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Bellapais Abbey - A view from our expert author
With its mountain setting, Gothic archways and sense of tranquillity, Bellapais Abbey is truly enchanting.
The beauty of Bellapais is legendary; when Lawrence Durrell bought a house here, he felt ‘guilty of an act of fearful temerity in trying to settle in so fantastic a place’. Set in the foothills of the Kyrenia Mountains just ten minutes southeast of Girne, the mainly 13th-century Crusader abbey is a must-see during any stay in North Cyprus. A well-timed, early morning visit to avoid the crowds will allow you to fully soak up the tranquillity and enjoy the panoramas over Girne.
© North Cyprus Tourism Authority
At least two hours should be allowed for the visit, starting from Girne, and the most special time is sunset, when the place is alive with the glowing silhouettes of arches. ‘The dawns and the sunsets in Cyprus,’ wrote Durrell, ‘are unforgettable – better even than those of Rhodes which I always believed were unique in their slow Tiberian magnificence.’ Durrell himself would frequently see the dawn, for when he ran out of money for renovating his house, he took a job teaching English in a Lefkoşa school which meant he had to get up at 04.30.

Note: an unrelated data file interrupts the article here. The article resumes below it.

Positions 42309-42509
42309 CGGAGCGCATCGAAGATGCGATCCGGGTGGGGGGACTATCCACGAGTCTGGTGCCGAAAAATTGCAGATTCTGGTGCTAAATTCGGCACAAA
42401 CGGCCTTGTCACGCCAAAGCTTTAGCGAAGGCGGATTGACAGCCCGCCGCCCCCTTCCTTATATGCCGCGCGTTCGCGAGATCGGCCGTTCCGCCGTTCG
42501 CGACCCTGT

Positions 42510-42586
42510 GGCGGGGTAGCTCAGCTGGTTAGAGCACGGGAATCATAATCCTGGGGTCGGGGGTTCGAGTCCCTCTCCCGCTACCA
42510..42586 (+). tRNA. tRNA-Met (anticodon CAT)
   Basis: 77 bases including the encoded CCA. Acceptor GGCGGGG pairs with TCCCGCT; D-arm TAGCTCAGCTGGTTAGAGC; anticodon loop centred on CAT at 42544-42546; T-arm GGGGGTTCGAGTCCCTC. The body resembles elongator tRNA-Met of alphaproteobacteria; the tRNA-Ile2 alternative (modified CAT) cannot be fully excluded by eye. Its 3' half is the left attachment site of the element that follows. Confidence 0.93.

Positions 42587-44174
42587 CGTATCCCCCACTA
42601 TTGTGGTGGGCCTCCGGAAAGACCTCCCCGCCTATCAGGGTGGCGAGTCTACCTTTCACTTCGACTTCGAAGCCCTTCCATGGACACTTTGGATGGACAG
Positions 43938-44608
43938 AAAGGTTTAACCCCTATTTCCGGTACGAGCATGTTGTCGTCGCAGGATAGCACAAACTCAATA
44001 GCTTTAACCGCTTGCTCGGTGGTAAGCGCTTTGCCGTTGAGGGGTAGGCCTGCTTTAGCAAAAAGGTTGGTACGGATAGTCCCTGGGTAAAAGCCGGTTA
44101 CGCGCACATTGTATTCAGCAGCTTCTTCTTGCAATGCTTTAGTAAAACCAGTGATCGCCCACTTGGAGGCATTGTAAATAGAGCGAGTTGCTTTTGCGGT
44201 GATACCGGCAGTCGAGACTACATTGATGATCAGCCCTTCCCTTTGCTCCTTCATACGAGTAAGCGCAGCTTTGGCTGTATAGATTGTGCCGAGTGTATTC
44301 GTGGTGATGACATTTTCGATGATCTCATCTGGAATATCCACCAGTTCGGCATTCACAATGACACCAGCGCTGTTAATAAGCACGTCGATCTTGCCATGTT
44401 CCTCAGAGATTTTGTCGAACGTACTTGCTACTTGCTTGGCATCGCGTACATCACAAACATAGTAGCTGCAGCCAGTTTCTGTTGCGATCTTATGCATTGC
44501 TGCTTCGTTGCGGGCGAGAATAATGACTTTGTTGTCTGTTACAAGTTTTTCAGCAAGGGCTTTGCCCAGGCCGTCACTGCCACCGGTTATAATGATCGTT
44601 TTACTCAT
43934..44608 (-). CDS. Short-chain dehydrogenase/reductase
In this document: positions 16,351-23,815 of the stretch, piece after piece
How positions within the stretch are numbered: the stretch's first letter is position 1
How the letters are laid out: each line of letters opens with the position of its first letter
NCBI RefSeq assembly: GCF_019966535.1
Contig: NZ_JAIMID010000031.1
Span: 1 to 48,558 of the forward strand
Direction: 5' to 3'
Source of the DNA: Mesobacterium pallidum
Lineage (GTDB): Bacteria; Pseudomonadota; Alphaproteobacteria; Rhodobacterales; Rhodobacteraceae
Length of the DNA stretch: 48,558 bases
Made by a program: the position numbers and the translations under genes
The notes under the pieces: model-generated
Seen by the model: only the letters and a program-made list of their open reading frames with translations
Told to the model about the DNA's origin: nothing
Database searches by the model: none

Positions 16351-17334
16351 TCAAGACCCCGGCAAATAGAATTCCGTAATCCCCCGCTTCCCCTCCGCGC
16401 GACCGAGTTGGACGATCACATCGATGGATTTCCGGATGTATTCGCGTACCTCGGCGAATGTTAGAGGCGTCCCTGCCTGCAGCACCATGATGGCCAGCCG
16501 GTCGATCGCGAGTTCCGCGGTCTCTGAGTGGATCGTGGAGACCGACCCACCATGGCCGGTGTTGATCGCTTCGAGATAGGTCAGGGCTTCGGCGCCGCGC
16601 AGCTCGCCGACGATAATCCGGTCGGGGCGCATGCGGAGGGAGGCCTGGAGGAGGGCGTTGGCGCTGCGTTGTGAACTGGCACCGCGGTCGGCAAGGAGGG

‘Bellapais’ is actually a corruption of ‘Abbaye de la Paix’, or Abbey of Peace. Although its precise origins are obscured in the mists of history, the abbey was probably founded at the very beginning of the 13th century, although Bellapais was a significant site of habitation even in Roman times. Major additions were made to the structure in the 14th century. When making the 5km drive from Girne through olive and carob groves and ever-increasing development, few are prepared for the vista that hits them as they round the last corner before Bellapais village. There, rising up from the mountain on its natural terrace, like a mirage, is the Gothic masterpiece of the island, and indeed of all the Levant. Rarely has a place so lived up to its name, for this remarkable abbey is imbued with a sense of tranquillity and peace so powerful it is almost tangible. The road winds through the narrow streets of Bellapais village to reach the tiny square in front of the abbey. From here the path leads in from the ticket kiosk past the main entrance of the church (see page 80) to the abbey enclosure through a pretty and colourful garden, to what was once the abbey kitchen, and is now a restaurant and café, tastefully tucked into the side and with excellent views of the abbey and down over the coastline. In the abbey courtyard, the fine pencilled cypress trees, ‘emblems of grief and eternity’ as eminent travel writer Colin Thubron called them, were planted only in 1940, but now they are home to hundreds of sparrows whose incessant chirping is sometimes the only sound to greet you as you enter.